John Bellinger, the top State Department lawyer under former Republican Secretary of State Condoleezza Rice, said the agency has long barred its senior political appointees from partisan political activities, including attending party conventions, even if these may be permitted under the 1939 Hatch act that limits the political activities of federal employees.
His address also appears to violate his own instructions restating the department’s long-stand prohibition on political activities – which applies to official and private time — sent to personnel in a July 24 cable reviewed on Monday by Reuters.
A State Department official told a pool reporter travelling with Pompeo that the secretary was appearing in his personal capacity and no State Department personnel or resources were involved.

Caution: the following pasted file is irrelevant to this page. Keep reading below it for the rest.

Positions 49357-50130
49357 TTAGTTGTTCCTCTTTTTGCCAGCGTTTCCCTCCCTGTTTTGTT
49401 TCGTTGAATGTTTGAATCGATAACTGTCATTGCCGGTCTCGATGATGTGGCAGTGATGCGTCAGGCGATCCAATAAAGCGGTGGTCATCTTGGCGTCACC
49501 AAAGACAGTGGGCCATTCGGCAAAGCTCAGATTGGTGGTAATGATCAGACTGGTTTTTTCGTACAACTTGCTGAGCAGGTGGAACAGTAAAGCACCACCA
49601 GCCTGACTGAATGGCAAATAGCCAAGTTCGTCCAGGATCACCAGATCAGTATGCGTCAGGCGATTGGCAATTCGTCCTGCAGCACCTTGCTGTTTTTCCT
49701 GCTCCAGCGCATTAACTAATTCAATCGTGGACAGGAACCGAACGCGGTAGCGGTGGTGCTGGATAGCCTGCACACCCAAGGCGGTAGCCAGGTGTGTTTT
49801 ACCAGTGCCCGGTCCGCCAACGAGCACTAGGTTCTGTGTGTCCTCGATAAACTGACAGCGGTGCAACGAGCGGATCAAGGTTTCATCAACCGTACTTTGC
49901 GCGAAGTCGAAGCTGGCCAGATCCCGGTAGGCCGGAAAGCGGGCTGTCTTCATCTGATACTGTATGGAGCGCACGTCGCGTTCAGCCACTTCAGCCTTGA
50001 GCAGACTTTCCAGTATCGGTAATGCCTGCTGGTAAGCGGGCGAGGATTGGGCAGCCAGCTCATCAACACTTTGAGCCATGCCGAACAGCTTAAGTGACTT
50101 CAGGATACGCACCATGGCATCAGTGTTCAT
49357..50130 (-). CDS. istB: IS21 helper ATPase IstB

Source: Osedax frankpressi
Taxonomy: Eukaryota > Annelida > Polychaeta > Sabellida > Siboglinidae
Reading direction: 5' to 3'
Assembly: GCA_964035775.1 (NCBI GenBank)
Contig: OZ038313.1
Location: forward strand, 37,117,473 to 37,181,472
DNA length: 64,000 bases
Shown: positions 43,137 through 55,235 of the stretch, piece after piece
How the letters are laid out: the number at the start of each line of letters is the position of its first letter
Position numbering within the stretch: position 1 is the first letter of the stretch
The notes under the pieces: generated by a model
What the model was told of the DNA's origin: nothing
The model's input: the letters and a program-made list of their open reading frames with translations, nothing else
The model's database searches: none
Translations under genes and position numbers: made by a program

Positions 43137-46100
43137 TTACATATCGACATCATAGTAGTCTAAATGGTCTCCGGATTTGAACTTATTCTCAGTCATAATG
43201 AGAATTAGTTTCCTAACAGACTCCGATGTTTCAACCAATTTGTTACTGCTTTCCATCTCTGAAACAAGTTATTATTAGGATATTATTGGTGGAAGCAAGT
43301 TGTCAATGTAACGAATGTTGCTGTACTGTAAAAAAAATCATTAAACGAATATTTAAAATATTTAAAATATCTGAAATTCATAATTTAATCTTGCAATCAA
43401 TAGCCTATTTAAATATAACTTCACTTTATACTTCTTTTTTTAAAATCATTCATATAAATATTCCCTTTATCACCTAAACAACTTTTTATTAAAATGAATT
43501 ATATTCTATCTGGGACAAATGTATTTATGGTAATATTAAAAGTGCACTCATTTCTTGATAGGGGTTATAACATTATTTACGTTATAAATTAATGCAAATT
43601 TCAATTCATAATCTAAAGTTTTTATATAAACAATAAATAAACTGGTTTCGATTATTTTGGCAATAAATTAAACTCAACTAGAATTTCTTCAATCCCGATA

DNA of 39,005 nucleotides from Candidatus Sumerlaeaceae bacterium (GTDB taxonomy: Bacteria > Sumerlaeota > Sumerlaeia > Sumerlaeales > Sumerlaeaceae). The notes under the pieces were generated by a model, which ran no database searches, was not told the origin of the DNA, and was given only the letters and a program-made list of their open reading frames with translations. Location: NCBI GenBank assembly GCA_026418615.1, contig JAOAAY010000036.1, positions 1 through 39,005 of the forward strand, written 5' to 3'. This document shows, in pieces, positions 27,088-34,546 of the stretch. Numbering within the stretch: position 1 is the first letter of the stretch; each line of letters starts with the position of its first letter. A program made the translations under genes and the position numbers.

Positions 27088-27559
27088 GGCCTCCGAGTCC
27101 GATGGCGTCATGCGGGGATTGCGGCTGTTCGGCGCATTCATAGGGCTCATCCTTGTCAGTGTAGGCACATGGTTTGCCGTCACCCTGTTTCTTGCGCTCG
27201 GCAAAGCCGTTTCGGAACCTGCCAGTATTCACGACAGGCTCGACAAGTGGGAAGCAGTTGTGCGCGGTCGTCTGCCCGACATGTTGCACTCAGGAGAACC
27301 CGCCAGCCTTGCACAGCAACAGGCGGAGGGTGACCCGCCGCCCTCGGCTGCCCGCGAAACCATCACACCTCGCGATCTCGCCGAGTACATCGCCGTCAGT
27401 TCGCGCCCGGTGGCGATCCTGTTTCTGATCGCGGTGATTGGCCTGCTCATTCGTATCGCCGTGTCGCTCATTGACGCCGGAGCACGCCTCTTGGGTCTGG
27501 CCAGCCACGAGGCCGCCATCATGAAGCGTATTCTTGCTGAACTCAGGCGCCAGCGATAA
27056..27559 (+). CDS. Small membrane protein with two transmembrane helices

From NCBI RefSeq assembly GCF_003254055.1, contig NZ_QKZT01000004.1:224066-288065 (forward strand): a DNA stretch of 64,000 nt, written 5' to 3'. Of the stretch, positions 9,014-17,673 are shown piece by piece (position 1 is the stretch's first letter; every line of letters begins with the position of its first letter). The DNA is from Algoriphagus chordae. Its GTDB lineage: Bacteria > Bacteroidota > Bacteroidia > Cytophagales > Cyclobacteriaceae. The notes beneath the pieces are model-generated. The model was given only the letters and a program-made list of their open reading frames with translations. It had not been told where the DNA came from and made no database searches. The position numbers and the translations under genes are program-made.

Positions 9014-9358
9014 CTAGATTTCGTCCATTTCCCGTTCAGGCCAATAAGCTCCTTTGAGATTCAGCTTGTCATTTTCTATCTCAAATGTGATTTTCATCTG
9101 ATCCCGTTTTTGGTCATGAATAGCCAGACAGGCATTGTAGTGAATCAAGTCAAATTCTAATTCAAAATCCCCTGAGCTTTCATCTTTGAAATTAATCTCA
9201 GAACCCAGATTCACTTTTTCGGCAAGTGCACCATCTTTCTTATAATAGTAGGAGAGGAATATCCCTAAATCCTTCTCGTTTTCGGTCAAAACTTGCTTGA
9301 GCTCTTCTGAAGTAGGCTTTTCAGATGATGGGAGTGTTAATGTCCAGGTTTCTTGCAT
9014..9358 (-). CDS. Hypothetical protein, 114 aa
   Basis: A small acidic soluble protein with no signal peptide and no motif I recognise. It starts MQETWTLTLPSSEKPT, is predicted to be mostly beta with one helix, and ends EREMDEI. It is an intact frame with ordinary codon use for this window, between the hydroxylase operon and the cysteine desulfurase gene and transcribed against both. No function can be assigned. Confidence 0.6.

Castro told Biegun that it is “readily apparent” from documents in his panel’s possession that Pompeo’s appearance may violate the Hatch Act, federal regulations implementing that law and federal rules.
He asked that Biegun answer by no later than September 1 a series of questions and arrange a briefing for lawmakers by the same date.
Ahead of the expected address, Kate Bedingfield, the deputy campaign manager to Biden, issued a stinging rebuke, saying the speech amounted to the “politicisation” of diplomacy.
“Secretary Pompeo’s decision to address the Republican Convention from Jerusalem isn’t just an abuse of taxpayer dollars, it undermines the critical work being done by the State Department,” Ms Bedingfield said in a statement.
She added later: “Even by this administration’s abysmally low standards, Secretary Pompeo’s decision to serve as an errand boy for the President’s re-election on a taxpayer-funded diplomatic mission, and his decision to use one of our closest partners as a political prop in the process, is absolutely disgraceful.”
Reuters, Telegraph, London